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Showtime 2020 Buyers Looking to Offset Chinese Backlog: U.S Upholstery Sales Up Overall

November 23, 2020

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HIGH POINT, N.C. – Many exhibitors say this year’s Showtime Market had fewer customers in attendance – down 50% in some cases – but still saw their upholstery sales increase, up in some cases by 20% over last year.

Large companies, such as Kravet, report a full customer schedule during Showtime (Nov. 15-18), while smaller companies had cancellations of up to 50%.


Jessica Norby of Symphony Mills shows off a bestseller collection during Showtime.

Even so, furniture and home furnishings store sales continue to rise: a 5% increase in October 2020 to $10.4 billion compared to same month last year, according to advance estimates from the U.S. Department of Commerce.

A backlog of fabric shipments from China to the U.S. caused at least two buyers to attend Showtime. They were looking for material to complete their project. The buyers, who did not want to be identified, say if they were not under a deadline, they would not have attended because of the upcoming holidays.

“We did have buyers looking to shop our line for the first time this year because of the backlog from Asia but we had to turn them away,” STI Fabrics CMO Anderson Gibbons says. “Freight and container premiums are a huge thorn in most furniture manufacturers side right now. STI Fabrics is a reliable resource to our customers because of our domestic supply chain. From yarn to fabric, 98% is made in the USA.”

STI is a manufacturer and distributor with locations in Kings Mountain, North Carolina, and Verona, Mississippi, and others.

David Lappert, vice president of sales at Kravet, says he had a full schedule the first day.

“This is one recession where the home is winning out,” Lappert says. “They’re spending money on their homes. We haven’t seen a downturn in business at all. We did for a couple of months, but it has come back stronger than it dropped.”

A dozen companies at Showtime reported slow traffic during the conference, including Termolst USA, a division of Belgium parent company Global Textile Alliance. Termolst began operations in 2016.

Termolst Sales Manager Chuck Marchant says the company’s U.S. design team tweaks similar products sold in Europe and Asia for the American market. It generally comes out with about 30 patterns per season, but because of the pandemic, they introduced about a dozen.

“Our appointments are down considerably,” Marchant says. “We’re launching a digital catalog to show the new product, but we’re also doing a lot more [online] meetings where we’re showing fabric.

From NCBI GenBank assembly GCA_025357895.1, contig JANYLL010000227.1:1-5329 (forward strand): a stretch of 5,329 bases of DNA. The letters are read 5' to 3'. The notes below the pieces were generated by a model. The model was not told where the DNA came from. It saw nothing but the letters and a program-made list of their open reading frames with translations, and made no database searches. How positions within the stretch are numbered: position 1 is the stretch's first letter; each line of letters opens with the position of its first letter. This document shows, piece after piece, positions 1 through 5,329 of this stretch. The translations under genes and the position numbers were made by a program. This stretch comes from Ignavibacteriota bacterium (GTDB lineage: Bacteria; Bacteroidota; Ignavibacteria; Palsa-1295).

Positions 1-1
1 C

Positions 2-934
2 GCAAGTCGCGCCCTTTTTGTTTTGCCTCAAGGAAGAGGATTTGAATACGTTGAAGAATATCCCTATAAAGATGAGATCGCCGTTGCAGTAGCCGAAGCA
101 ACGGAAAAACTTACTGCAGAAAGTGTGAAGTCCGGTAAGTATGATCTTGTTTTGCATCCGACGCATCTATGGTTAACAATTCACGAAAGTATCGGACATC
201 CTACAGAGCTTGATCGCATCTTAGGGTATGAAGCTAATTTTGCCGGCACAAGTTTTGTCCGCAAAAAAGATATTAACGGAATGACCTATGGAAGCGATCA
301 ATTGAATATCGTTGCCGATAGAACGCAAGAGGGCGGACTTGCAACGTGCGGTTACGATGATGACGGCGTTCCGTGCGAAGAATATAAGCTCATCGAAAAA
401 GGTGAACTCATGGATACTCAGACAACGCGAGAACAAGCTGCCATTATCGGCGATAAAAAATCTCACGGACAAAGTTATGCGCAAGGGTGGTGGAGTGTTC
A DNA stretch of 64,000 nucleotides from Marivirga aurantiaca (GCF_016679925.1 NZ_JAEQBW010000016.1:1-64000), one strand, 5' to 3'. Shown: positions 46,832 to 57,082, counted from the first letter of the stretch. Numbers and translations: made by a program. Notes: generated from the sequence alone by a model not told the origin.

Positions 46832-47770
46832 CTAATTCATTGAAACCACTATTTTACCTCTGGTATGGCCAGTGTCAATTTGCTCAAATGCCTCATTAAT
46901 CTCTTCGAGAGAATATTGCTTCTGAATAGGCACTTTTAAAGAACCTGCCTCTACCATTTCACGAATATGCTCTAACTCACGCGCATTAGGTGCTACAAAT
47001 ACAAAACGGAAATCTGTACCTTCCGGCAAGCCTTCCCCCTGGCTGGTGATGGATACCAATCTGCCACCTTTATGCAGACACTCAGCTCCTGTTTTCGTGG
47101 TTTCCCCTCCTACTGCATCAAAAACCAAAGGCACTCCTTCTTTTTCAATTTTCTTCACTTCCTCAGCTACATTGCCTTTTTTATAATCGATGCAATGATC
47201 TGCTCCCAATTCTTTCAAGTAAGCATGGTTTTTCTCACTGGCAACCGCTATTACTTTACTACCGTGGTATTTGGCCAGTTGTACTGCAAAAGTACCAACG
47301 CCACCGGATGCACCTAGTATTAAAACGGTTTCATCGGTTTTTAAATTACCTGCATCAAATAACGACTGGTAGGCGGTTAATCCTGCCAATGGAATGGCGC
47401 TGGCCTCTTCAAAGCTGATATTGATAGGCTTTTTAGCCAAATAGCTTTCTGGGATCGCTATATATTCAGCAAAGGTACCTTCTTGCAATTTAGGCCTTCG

“Performance fabrics are a big buzzword, so that’s another one of our top priorities… Vivalife is our brand name for the performance collection.”

GETTING TO CUSTOMERS

Termolst’s mill is in Reidsville, North Carolina.

“We were able to keep our mill running,” Marchant says. “We have plenty of product orders to ship. … We’re happy to have manufacturing here in the states.”

Symphony Mills, also a division of parent company Global Textile Alliance, does about 80% of its sales internationally, in about 150 countries. It sources from Chinese mills.

“Even though we do business worldwide, it’s all the same product, all the same business strategy model, so the website really helped being able to get in front of customers,” Sales Director Jessica Norby says. “We’re probably seeing about 50% fewer of the people that we normally do [at Showtime].”

Many companies are relying on online meetings.

“The biggest difficulty is getting in front of the customer,” Kravet’s Lappert says. “Online is obviously very strong, but even brick and mortar is doing really well. But it’s just a weird time.”

Kravet introduced two collections at Showtime by designers such as Barbara Barry, which had watercolor and pastel highlights.
“We’re pretty pleased,” Lappert says. “[But] it’s not like in past [Showtimes].”

NEW WAVE OF COVID-19 CASES

The wave of new Covid-19 infections across the U.S. could have affected Showtime attendance. There were new lockdowns and restrictions the previous week across the U.S., when more than a million new cases were reported.

Tana Bana Principal Shreenie Vasan says it’s even more important to be seen as a stable company during the pandemic.

“Stability is very much required during troubling times,” Vasan says. “That’s why I’m here [at Showtime]. I want to make sure my customers know there’s certainty as far as my products.”

Ramtex has its own office a few blocks from the Textile Tower. Ray McKinnon, director of merchandising, says the company had customers during Showtime, but also made appointments in a different way.


Ray McKinnon sits inside the Ramtex showroom during Showtime.

“They’re looking in a different way,” she says. “Either virtually or just having samples direct to their factory, instead of them bringing a big group of people to Showtime to avoid the crowds.”

For the first time, Ramtex officials plan on shooting a video of their showroom, so customers can see the fabrics on the furniture.

“And then we will do a tour of each ladder, and the collections, the color story, and with an explanation of the inspiration behind it,” McKinnon says. “In some ways, I think it’s a good thing, because it made us think, OK, we need to start doing new ways of communicating with everyone, when everyone can’t get together.”

 


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